Aug. 7, 2006 -- If you need more O.J. Simpson in your life, your day has arrived. Video showing candid glimpses of the former murder suspect and football star is hitting the Internet.
The video is taken from appearances Simpson has made in an attempt to rehabilitate his image. But did it work?
It's a side of O.J.Simpson few have seen. On the Web site www.judgeoj.com, there is footage of Simpson, once infamous for that ride in his white Bronco, now waiting to ride the bus.
There's also a clip of a trio of beautiful women on O.J.'s lap "tackling" the former Heisman trophy winner, and O.J. saying, "Thank you, Jesus."
The JudgeOJ.com Web site features free clips of Simpson culled from at least 80 hours of unreleased material, and it captures him uncensored in every possible situation in the years following his murder trial.
Simpson was acquitted of murder in the death of his ex-wife, Nicole Brown Simpson, and her friend, Ron Goldman.
The clips show a very candid Simpson. In a radio show interview, he said: "If I read the tabloids and listened to talk radio people, I'd be in the nuthouse. I'd ready to jump somebody, hurt somebody."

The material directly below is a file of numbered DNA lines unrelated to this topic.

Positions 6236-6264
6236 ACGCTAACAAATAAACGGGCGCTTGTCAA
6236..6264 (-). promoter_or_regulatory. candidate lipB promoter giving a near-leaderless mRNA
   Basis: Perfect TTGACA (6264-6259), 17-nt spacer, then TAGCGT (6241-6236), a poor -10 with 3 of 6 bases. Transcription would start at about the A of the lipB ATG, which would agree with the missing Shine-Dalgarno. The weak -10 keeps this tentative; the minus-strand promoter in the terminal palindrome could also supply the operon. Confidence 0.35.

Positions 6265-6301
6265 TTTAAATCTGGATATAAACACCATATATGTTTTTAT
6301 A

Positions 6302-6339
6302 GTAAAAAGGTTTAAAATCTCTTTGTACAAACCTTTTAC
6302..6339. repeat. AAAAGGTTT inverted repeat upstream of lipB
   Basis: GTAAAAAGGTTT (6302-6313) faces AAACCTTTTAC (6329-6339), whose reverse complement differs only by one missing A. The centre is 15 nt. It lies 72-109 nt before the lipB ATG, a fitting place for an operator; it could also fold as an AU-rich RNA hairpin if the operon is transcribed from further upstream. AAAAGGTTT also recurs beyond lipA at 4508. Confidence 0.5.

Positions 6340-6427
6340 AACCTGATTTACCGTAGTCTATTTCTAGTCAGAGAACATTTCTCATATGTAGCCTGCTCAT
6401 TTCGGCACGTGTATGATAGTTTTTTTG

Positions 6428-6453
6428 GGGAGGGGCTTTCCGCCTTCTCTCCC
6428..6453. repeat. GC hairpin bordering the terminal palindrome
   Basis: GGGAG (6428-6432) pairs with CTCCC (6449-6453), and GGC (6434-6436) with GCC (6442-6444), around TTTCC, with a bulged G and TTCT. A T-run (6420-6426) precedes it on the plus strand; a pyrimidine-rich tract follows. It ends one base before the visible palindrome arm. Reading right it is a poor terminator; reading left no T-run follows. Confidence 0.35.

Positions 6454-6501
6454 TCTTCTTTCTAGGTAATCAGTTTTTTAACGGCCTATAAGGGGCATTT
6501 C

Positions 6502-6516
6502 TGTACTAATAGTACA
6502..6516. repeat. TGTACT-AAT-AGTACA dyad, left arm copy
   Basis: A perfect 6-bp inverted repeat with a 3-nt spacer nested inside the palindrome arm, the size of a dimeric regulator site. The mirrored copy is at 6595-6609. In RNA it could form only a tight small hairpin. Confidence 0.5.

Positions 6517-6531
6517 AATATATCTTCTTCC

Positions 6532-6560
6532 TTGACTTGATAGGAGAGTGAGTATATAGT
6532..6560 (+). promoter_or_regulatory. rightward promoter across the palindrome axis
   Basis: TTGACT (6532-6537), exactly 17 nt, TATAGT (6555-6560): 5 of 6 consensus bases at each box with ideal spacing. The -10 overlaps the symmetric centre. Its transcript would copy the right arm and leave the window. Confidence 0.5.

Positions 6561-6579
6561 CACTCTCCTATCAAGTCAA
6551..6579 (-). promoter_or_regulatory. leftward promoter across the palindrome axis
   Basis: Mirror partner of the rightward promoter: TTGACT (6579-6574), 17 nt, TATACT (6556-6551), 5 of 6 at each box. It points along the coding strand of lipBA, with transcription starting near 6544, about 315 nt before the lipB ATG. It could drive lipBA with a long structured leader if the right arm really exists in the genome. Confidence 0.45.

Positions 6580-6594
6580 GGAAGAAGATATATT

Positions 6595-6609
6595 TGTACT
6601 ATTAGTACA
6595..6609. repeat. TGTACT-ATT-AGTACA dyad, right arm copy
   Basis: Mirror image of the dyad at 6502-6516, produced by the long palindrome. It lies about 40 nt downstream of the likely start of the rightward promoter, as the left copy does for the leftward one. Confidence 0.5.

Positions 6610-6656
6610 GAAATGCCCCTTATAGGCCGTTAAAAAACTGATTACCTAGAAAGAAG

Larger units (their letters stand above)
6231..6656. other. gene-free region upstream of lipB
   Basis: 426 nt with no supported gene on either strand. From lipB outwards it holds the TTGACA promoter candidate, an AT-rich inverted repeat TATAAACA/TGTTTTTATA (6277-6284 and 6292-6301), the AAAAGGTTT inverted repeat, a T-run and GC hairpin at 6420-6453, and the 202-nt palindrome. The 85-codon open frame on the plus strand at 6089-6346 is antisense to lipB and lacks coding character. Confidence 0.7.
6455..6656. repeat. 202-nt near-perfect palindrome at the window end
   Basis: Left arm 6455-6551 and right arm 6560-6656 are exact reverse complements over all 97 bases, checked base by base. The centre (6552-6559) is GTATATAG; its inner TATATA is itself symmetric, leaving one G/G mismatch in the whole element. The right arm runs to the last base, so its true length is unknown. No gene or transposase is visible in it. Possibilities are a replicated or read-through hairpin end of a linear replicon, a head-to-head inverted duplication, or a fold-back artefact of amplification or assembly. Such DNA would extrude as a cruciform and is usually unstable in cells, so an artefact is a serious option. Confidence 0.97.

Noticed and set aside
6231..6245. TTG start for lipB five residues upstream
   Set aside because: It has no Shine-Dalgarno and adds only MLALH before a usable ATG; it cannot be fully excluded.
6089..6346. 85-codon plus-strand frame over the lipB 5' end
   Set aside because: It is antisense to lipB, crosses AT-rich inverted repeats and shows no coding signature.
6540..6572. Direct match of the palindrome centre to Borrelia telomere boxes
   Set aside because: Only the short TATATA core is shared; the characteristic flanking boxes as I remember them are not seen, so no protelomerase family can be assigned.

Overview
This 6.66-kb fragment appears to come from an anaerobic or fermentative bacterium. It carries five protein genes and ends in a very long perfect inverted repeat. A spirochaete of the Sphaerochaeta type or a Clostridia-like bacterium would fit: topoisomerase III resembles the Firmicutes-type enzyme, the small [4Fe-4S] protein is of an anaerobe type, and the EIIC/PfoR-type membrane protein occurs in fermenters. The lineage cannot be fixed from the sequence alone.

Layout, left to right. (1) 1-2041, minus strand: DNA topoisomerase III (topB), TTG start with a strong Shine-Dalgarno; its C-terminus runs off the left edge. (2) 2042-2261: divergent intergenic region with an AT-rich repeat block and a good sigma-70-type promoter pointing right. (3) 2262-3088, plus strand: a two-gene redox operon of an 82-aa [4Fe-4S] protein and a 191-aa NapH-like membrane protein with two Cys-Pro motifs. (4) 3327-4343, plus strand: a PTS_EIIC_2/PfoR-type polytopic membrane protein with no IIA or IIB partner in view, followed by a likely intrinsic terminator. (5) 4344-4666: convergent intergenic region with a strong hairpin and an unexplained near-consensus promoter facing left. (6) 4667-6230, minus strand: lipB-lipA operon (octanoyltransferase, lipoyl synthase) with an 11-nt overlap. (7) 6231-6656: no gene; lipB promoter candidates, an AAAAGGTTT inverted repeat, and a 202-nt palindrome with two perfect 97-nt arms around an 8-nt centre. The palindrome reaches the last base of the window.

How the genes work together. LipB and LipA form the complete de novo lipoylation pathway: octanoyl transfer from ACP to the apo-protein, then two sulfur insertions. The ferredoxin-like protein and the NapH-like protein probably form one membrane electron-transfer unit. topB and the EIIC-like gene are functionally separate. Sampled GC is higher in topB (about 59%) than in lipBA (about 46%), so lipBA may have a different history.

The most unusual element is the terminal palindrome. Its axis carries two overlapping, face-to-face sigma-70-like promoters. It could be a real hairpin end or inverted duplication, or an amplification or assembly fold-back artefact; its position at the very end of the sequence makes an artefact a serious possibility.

The host asked: "And do what to somebody?"
"Hurt somebody," O.J. replied.
The man behind the camera is Norman Pardo, who convinced Simpson to leave the golf course and rehabilitate his polarizing persona. Pardo booked Simpson at events across the country.
"Norman spent more time with O.J. Simpson than probably any one person on the planet," said Roger Hodges, who created JudgeOJ.com. "He said some days he was just a super-likeable guy and sometimes he would become extremely agitated."
In the same radio interview, the host asked Simpson if he had ever snorted cocaine.
"I refuse to answer that question," Simpson said. "In recent years? No."
After more pressing, Simpson said, "When I retired from football I went and did what everyone was doing."
Though only a handful of clips are currently available online, the Web site promises to continue posting new, even more salacious moments in the coming weeks.
"I think the general public is really going to really be shocked when they see and hear some of the things they do," Hodges said.